The ERED is a collection of residue-effects data obtained from peer-reviewed literature and reports. The database was developed by researchers at the U.S. Army Engineer Research and Development Center (ERDC) Environmental Laboratory (EL) through support provided by the Dredging Operations Technical Support program. The ERED is accessible via a public website where users can build simple queries to view and download data.
Prior to disposing of dredged sediment in ocean waters, the sediment must be evaluated to determine whether contaminants are present and whether the contaminant level could adversely impact the ecosystem at the ocean site. The U.S. Army Corps of Engineers (USACE) has used bioaccumulation tests since the 1970s to make regulatory decisions regarding the management of dredged sediment. Only after a sediment evaluation is completed can sediment be permitted for disposal at ocean sites. Evaluating the environmental consequences of bioaccumulation during a sediment evaluation is challenging. To help interpret data from these bioaccumulation tests, many researchers use published empirical data from experiments in which tissue contaminant concentrations and resulting effects have been measured in the same organism. To meet the need for this data, ERED was developed in the 1990s to create a centralized repository of residue-effects data obtained from peer-reviewed literature and reports.
ERED is a compilation of residue-effects data, providing information about the effects of chemical stressors on aquatic and terrestrial species. The source of ERED data is primarily the peer-reviewed literature and reports submitted by U.S. government agencies. The database is updated annually with new records and is accessible via a public website. The website contains dropdown boxes and data tables for parameter searching and downloading. Data can be queried by chemical name, CAS registry number, chemical class, and species name and class. Pertinent information on species, chemicals, general test methods, and test results are presented, including concentration of chemical, exposure route, test fraction, effect, and type of toxicity (e.g., NOEC, LD50) as well as the source reference.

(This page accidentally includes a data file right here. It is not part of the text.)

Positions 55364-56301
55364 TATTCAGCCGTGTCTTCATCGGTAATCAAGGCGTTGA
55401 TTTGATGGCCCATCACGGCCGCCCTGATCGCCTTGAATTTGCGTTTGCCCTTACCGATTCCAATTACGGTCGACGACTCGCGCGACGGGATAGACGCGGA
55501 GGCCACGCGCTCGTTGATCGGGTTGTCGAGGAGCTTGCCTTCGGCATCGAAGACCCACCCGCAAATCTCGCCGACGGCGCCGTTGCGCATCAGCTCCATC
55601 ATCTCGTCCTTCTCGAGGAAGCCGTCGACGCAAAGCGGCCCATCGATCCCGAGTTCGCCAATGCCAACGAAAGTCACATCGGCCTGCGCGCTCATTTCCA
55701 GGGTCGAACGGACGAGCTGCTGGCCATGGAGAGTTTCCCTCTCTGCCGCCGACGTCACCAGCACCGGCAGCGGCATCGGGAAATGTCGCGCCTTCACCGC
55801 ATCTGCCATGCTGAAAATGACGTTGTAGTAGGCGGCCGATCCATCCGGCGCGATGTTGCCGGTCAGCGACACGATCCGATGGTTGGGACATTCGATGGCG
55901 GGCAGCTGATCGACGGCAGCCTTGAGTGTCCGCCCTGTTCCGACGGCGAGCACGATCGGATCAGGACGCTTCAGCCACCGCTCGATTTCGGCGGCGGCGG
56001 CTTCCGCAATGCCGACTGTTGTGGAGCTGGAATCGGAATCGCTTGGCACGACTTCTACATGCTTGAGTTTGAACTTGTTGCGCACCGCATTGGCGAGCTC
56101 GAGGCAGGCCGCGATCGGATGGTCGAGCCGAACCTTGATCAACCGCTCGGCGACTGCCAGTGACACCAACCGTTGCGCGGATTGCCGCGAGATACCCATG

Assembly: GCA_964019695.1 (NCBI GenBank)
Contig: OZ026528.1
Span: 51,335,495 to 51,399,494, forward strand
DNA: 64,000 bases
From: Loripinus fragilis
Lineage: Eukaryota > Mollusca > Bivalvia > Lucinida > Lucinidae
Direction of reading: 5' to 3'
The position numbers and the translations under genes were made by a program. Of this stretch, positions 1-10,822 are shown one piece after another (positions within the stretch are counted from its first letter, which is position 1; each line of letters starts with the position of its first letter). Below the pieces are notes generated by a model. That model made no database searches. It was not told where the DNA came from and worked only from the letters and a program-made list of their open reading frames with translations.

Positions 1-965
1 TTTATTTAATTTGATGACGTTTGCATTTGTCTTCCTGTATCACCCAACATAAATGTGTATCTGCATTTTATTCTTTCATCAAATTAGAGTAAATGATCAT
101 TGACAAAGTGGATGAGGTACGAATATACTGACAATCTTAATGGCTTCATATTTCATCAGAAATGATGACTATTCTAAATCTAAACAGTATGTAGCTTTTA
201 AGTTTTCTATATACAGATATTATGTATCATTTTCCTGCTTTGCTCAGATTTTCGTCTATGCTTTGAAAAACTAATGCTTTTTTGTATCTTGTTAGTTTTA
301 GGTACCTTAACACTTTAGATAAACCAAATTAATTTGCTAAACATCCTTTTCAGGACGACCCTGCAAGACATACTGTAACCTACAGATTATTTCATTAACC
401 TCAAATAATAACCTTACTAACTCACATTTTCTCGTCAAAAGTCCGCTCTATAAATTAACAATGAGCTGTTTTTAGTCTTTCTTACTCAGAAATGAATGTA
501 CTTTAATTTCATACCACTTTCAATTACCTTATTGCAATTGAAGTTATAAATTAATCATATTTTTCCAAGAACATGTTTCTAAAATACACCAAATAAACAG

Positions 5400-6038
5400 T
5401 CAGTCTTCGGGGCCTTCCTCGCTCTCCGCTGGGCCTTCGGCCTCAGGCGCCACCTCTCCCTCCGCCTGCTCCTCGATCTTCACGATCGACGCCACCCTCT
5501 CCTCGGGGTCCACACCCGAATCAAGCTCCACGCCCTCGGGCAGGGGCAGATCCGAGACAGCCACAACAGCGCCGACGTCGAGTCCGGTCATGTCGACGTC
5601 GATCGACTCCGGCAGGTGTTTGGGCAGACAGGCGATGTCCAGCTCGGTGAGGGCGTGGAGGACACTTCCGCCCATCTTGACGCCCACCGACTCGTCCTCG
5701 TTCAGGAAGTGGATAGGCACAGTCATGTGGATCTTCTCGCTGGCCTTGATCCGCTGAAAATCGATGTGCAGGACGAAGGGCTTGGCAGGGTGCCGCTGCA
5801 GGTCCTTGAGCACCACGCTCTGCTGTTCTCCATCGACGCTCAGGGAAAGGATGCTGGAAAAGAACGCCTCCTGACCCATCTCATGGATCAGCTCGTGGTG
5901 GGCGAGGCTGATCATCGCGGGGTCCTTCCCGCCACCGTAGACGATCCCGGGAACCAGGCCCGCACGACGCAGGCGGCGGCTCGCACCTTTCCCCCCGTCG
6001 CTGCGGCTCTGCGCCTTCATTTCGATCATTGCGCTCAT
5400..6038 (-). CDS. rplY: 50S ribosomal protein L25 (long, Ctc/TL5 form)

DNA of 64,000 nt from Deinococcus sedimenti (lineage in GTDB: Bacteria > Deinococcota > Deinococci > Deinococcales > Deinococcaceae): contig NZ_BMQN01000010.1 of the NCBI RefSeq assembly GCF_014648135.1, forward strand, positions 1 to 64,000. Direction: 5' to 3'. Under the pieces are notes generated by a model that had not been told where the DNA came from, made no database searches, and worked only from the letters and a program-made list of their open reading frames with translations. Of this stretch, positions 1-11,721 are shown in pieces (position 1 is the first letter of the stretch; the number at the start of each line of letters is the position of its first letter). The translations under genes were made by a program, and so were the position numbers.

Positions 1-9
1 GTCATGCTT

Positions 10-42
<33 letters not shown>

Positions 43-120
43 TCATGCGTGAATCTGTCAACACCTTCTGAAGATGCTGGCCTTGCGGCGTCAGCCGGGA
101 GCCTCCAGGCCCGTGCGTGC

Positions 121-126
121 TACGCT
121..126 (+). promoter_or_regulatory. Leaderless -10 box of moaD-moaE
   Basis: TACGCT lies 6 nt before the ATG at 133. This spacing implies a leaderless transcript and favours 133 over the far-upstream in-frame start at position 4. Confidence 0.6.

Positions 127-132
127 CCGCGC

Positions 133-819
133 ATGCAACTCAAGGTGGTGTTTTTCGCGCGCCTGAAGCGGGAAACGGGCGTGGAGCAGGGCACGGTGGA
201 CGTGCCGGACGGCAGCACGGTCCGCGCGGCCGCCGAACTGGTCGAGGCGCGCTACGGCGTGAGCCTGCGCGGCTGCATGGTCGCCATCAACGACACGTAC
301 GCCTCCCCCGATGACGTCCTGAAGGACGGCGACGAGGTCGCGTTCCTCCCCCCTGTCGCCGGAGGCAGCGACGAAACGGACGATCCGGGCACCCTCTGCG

The ERED is an organized collection of information that can easily be accessed, managed, and updated. The data are useful for comparing measured tissue concentrations from a bioaccumulation test — such as those performed to evaluate dredged sediments — to published information that describes the relationship between contaminant tissue concentration and the likelihood of an adverse effect.
The database is accessible to anyone with a browser (such as Firefox, Google Chrome, or Windows Explorer).
As of January 2016, the ERED contains more than 15,000 test records, summarizing data for over 400 aquatic and terrestrial species and 400 chemicals. The database is updated annually with new records.
ERDC Points of Contact
Questions about the ERED?
Contact: Justin Wilkens